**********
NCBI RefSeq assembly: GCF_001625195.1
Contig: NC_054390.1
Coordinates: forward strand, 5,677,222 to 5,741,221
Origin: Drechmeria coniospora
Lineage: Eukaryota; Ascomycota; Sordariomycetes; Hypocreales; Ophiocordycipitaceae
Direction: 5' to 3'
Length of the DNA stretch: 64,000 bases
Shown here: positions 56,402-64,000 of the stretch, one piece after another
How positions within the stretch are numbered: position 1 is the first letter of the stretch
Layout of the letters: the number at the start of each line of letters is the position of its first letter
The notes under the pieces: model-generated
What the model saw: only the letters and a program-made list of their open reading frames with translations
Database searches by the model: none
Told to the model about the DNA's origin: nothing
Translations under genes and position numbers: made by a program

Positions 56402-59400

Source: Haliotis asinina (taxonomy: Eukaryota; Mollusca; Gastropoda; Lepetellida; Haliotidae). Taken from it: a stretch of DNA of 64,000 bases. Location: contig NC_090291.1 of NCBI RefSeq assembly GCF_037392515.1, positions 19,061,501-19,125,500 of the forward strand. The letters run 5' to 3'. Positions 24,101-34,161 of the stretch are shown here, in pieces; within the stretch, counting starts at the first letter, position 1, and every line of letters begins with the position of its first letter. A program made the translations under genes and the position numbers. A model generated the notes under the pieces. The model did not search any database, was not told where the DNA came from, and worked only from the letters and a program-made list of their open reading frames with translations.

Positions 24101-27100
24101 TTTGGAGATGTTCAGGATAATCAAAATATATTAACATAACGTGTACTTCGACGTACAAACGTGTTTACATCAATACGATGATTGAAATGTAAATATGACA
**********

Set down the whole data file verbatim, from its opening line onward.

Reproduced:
NCBI RefSeq assembly: GCF_001625195.1
Contig: NC_054390.1
Coordinates: forward strand, 5,677,222 to 5,741,221
Origin: Drechmeria coniospora
Lineage: Eukaryota; Ascomycota; Sordariomycetes; Hypocreales; Ophiocordycipitaceae
Direction: 5' to 3'
Length of the DNA stretch: 64,000 bases
Shown here: positions 56,402-64,000 of the stretch, one piece after another
How positions within the stretch are numbered: position 1 is the first letter of the stretch
Layout of the letters: the number at the start of each line of letters is the position of its first letter
The notes under the pieces: model-generated
What the model saw: only the letters and a program-made list of their open reading frames with translations
Database searches by the model: none
Told to the model about the DNA's origin: nothing
Translations under genes and position numbers: made by a program

Positions 56402-59400

Source: Haliotis asinina (taxonomy: Eukaryota; Mollusca; Gastropoda; Lepetellida; Haliotidae). Taken from it: a stretch of DNA of 64,000 bases. Location: contig NC_090291.1 of NCBI RefSeq assembly GCF_037392515.1, positions 19,061,501-19,125,500 of the forward strand. The letters run 5' to 3'. Positions 24,101-34,161 of the stretch are shown here, in pieces; within the stretch, counting starts at the first letter, position 1, and every line of letters begins with the position of its first letter. A program made the translations under genes and the position numbers. A model generated the notes under the pieces. The model did not search any database, was not told where the DNA came from, and worked only from the letters and a program-made list of their open reading frames with translations.

Positions 24101-27100
24101 TTTGGAGATGTTCAGGATAATCAAAATATATTAACATAACGTGTACTTCGACGTACAAACGTGTTTACATCAATACGATGATTGAAATGTAAATATGACA